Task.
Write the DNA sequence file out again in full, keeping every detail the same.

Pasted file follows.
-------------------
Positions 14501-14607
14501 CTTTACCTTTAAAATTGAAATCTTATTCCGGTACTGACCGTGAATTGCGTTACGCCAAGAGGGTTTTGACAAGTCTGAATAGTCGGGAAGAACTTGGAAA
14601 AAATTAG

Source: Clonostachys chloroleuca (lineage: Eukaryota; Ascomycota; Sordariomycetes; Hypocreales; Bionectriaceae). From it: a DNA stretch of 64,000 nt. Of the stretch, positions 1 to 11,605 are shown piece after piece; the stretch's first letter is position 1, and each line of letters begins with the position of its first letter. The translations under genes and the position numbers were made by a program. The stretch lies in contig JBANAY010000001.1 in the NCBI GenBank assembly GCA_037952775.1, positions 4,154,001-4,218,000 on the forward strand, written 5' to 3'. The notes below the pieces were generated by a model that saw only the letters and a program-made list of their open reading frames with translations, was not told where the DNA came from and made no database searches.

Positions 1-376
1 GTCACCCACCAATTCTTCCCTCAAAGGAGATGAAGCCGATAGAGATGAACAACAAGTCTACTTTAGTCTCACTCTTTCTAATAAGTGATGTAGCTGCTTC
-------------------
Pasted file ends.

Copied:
Positions 14501-14607
14501 CTTTACCTTTAAAATTGAAATCTTATTCCGGTACTGACCGTGAATTGCGTTACGCCAAGAGGGTTTTGACAAGTCTGAATAGTCGGGAAGAACTTGGAAA
14601 AAATTAG

Source: Clonostachys chloroleuca (lineage: Eukaryota; Ascomycota; Sordariomycetes; Hypocreales; Bionectriaceae). From it: a DNA stretch of 64,000 nt. Of the stretch, positions 1 to 11,605 are shown piece after piece; the stretch's first letter is position 1, and each line of letters begins with the position of its first letter. The translations under genes and the position numbers were made by a program. The stretch lies in contig JBANAY010000001.1 in the NCBI GenBank assembly GCA_037952775.1, positions 4,154,001-4,218,000 on the forward strand, written 5' to 3'. The notes below the pieces were generated by a model that saw only the letters and a program-made list of their open reading frames with translations, was not told where the DNA came from and made no database searches.

Positions 1-376
1 GTCACCCACCAATTCTTCCCTCAAAGGAGATGAAGCCGATAGAGATGAACAACAAGTCTACTTTAGTCTCACTCTTTCTAATAAGTGATGTAGCTGCTTC